Subjects totally 62 patients were enrolled, including 46 males and 16 females, with a mean age of 61±12 years (range, 42-72 years). Progressive dysphagia was the major symptom for 0.5-6 months, with a mean duration of 2.5±2 months. The preoperative barium swallow study was followed by contrast-enhanced computed tomography of the chest, and upper endoscopy and biopsy. The findings revealed a middle or lower esophageal carcinoma occurring as a single tumor in all subjects. The lesions were 2-5 cm in length, with a mean length of 3±1.2 cm. No obvious outward invasion was detected (stage T3 or lower). No significantly enlarged lymph node was detected. CT scan of the head, bone scan and abdominal ultrasonography revealed no distal metastases. Cardiopulmonary evaluation showed no apparent surgical contraindications. Postoperative pathology included squamous carcinoma in 57 cases and adenocarcinoma in 5 cases. Tumors were staged as T1N0M0 in 27 cases, T2N0M0 in 29 cases, T3N0M0 in 5 cases and T3N1M0 in 1 case (UICC esophageal carcinoma pathological stage, 2009).


Anesthesia

All cases underwent intravenous anesthesia and inhalation anesthesia through a double-lumen endotracheal tube. Two-lung ventilation was administered during the abdominal stage, while single left-lung ventilation was performed during the thoracic stage. However, artificial pneumothorax was not employed during the surgery.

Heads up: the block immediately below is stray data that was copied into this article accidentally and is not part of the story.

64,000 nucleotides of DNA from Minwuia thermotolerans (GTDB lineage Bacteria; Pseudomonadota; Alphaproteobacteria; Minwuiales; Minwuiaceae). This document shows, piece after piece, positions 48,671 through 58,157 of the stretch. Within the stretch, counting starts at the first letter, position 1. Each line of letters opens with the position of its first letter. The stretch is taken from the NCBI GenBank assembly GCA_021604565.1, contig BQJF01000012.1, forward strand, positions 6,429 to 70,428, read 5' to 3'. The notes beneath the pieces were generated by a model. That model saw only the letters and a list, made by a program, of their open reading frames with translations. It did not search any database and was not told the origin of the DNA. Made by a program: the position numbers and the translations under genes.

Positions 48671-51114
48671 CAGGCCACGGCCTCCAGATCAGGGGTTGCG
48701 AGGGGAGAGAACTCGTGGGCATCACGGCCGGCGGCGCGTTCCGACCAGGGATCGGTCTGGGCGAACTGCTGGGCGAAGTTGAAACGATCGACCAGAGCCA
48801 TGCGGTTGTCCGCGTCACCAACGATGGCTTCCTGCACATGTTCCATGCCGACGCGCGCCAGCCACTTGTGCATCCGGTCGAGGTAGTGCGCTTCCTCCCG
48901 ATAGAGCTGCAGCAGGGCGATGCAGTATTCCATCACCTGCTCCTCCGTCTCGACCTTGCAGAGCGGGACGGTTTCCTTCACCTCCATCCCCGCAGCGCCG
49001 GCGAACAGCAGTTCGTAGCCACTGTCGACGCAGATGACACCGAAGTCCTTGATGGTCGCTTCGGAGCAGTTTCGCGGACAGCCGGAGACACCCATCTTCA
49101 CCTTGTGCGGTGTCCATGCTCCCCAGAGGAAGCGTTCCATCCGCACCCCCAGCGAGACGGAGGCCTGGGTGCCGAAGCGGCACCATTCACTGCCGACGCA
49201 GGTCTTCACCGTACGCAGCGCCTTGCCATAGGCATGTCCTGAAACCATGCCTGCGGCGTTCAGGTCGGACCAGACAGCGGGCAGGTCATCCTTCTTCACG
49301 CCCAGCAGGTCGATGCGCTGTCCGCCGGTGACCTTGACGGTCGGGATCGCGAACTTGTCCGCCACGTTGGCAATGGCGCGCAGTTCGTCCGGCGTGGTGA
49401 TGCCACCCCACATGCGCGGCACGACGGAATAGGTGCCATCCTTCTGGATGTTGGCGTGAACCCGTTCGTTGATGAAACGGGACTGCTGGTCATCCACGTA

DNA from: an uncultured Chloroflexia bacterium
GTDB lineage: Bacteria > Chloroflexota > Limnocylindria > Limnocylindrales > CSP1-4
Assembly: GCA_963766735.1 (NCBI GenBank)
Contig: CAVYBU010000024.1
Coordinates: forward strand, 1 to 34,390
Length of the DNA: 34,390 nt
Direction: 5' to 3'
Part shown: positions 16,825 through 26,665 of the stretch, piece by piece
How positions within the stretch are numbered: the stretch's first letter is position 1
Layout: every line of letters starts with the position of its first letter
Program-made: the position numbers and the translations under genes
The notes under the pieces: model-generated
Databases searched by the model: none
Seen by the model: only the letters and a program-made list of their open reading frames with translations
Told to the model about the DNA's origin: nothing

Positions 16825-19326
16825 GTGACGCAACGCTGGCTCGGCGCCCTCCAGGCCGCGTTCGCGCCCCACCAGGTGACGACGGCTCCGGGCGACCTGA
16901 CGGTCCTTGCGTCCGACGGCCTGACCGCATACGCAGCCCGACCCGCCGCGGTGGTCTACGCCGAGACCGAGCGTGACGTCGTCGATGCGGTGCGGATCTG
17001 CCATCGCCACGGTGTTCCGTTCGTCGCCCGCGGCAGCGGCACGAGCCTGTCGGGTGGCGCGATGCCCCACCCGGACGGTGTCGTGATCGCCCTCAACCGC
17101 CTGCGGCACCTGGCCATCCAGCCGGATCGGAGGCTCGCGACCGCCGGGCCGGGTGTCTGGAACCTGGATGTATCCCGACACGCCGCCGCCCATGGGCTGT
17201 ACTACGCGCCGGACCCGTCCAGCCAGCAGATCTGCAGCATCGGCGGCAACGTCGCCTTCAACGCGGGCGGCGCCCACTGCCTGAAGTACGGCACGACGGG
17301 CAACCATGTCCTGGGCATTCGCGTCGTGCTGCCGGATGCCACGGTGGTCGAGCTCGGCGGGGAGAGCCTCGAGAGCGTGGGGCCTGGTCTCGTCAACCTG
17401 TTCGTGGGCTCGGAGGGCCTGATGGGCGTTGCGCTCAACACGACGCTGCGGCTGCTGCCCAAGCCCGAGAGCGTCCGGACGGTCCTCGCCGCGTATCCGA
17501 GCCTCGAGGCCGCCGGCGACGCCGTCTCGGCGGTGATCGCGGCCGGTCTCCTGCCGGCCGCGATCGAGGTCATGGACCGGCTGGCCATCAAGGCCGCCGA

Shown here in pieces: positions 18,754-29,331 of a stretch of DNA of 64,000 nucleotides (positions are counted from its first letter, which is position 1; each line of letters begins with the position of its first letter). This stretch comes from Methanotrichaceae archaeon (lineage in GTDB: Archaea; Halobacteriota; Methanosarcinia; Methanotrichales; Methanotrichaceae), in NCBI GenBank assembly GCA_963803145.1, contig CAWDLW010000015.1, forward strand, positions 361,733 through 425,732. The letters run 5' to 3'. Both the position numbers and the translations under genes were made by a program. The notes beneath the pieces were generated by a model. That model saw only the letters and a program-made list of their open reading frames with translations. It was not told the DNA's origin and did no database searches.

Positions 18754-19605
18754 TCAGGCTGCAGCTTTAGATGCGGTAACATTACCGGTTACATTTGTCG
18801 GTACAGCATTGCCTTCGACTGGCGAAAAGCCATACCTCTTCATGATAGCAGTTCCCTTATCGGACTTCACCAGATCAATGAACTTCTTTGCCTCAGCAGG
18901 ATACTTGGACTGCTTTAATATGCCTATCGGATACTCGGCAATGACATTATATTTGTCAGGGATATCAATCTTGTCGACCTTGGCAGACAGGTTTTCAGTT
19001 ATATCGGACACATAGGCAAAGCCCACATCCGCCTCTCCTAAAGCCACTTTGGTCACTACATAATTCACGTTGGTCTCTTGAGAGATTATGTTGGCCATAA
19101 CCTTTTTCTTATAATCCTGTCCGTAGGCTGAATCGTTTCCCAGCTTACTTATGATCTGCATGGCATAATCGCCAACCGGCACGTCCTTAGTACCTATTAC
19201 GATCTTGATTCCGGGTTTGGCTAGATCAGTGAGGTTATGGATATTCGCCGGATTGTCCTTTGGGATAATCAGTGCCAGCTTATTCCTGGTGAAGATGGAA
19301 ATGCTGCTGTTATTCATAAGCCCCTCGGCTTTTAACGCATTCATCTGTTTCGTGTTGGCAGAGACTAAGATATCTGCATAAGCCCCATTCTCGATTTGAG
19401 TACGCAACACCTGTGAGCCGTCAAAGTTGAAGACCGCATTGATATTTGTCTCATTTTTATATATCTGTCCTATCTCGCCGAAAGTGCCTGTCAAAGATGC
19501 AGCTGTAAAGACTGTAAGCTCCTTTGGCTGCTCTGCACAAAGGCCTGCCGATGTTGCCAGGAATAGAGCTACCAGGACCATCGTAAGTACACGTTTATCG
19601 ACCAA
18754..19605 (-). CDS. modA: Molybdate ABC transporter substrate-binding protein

Position and incision

Patients were placed in a supine position, and underwent laparoscopy-assisted abdominal surgery with five abdominal ports. The 11-mm incision besides the umbilicus was used as the observation port, and the other four ports were positioned at the incisions in the subcostal region of the left (5-mm port) and right midclavicular lines (5-mm port), and the incisions 3 cm superior to the umbilicus in the left (5-mm port) and right parasternal lines (11-mm port). The surgeon stood on the right side of the patient (Figure 1).

Figure 1 Abdominal incision with five abdominal ports, the surgeon stood on the right side of the patient.

The patient was repositioned to the left lateral decubitus position during the thoracic stage, and was moderately anteverted (4). Thoracoscopy was performed with four thoracic ports. The camera port was located at the 8th intercostal space on the posterior axillary line, the major operation port between the 4th and 6th intercostal space on the anterior axillary line, and the operation port for the assistant at the 7th intercostal space on the scapular line. The incision at the 4th intercostal space on the anterior axillary line was approximately 2.5 cm long, while the other incisions were about 1.5-2 cm in length. The surgeon stood on the abdominal side of the patient (Figure 2).

Figure 2 Thoracic incision with four thoracic ports, the surgeon stood on the abdominal side of the patient.

Surgical procedures (Figure S1)

Figure S1 Laparoscopic and thoracoscopic esophagectomy with intrathoracic anastomosis (12): (I) laparoscopic mobilization of the stomach; (II) thoracoscopic mobilization of thoracic segment of esophagus and tumor; (III) purse-string suture and insertion of the stapler anvil; (IV) intrathoracic anastomosis; (V) tension-relieving suture of the anastomotic stoma, embedded with pedicled omental flap. Available online: http://www.asvide.com/articles/282

Laparoscopic mobilization of the stomach